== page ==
Classroom Face to face training normally delivered over half-day and day periods. Immersive and interactive.Lots of creative options for exercises and interaction. Very dependant on quality of trainer and other attendees.Implementation of learning after event.Time/Travel commitment.
Qualifications Series of formalised activities and study followed by assessment and qualification award. Good for demonstrating commitment and knowledge. Learning vs. passing assessment.Recency of content.Time commitment and potential costs.
Elearning/ Online Interactive Interactive online training. Learn at your own pace.Cross device and location independent.Lots of interaction and tracking options. Getting adoption from teams.Lots of low quality suppliers.
Webinar/ Real-Time Online Interactive online training in real time. Ability to interact as well as listen/watch.Location independant. Quality of interaction.Technology challenges.
Workshop/ Hackathon Interactive, output focusses, face to face sessions. Focus on hands on experience.Lots of interactive options. Complex organisation.Smaller maximum group size.
Conference Series of shorter topic focus speakers and training sessions. Networking opportunities.Range of speakers. Training becoming sales pitches.Variable quality of speakers.
Seminar Shorter face to face training session. Short time commitment.
Creative delivery options.
Travel commitment.Availability.

Informal Learning

Podcasts Audio training. Don’t need to be in font of computer.


Can be used when travelling/multi-tasking.

Technology adoption.


Lack of easy interaction.

Video Video training. Suited to many peoples learning styles. Not always easy to multitask so not suited travel.


Lots of low quality content.

Blogs/ Reports Written content. Bite size learning.


Huge range of sources and content.

Filtering of content.


Variable quality.

eBooks Long form written content. Topic focussed and in-depth content. Time commitment.


Lack of easy filtering.

Niche topics not covered.

Classroom Based Digital Marketing Training

Face to face training is still the king of training options in my opinion, as it offers a range of advantages that you just can’t get elsewhere. The level of interaction available, ability to share and develop ideas and the immersive experience of face to face training still can’t be 100% replaced by any online trading options currently available. However, the training is extremely dependant on the quality and experience of the trainer and the experience will also be impacted by other attendees.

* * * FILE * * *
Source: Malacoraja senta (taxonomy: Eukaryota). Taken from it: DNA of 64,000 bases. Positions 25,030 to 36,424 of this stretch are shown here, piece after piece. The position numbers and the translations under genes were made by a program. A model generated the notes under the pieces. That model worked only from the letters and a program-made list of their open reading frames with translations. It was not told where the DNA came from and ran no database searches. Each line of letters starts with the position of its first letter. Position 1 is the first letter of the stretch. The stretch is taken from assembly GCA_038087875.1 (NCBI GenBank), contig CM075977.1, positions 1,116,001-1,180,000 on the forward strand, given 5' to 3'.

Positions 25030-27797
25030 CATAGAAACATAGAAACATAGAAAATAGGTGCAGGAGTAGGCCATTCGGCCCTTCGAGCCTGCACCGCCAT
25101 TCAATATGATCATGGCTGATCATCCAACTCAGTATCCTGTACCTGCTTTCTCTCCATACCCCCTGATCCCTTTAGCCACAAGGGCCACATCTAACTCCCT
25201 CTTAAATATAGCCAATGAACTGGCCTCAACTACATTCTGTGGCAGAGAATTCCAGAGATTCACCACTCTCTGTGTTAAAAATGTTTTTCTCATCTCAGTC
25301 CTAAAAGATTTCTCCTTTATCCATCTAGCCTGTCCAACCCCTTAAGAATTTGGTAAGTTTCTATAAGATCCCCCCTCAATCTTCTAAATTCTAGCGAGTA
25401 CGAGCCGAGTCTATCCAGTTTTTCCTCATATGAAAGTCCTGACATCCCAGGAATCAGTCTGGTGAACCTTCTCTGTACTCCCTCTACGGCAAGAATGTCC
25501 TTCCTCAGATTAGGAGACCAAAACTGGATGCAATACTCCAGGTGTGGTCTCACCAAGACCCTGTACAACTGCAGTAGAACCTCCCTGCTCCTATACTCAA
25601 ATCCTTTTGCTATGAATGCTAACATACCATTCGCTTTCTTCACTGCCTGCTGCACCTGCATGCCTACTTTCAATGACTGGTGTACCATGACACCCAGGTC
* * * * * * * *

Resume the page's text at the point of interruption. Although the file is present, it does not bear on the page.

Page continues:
The Digital Marketing courses currently on the market generally break down into two key options. Fastracks or generalist courses intend to build a wide range of digital skills over a day or number of days. Obviously what you can learn in a fixed period of time across a broad range of topics will be limited, but we have seen excellent results from 1-5 days courses. The most popular options are 2 and 3 day courses but these represent a significant time commitment.

Deep dive course are focussed on a particular topic and allow you develop more in-depth skills. My general advice on these is look for delivery by a practitioner. No end of theory can come close to hands on experience and you’ll learn from their hard earned skills. Also look for courses that have clearly defined outcomes and takeaways, as this will make it more likely you’ll actually implement things when you get back to work.

The biggest challenge of face to face learning are the time commitments and costs. As well as these fairly obviously challenges you probably also need to think about how often the course material is updated and how you will stay up to date after the session. In reality no one training solution is perfect and you need to combine them effectively to improve skills and then stay up to date. We talk about this approach of mixing approaches in the final section covering Blended Learning.

Digital Marketing Qualifications

There are an increasing number of qualifications options available, but be very careful. Although higher education organisations and official institutes can deliver officially accredited qualifications, there are a huge range of organisations offering their own ‘accredited’ courses. Many of these courses are only accredited by the organisation themselves, and offer no guarantee of the quality of the course.

In reality there are also challenges to the well established educational organisations. The way that many academic and official institutes work is not well suited to the fast moving world of digital marketing, and some qualifications and accreditations are hopelessly out of date. However some of the smarter organisations have partnered with real-world practitioners to help solve this problem.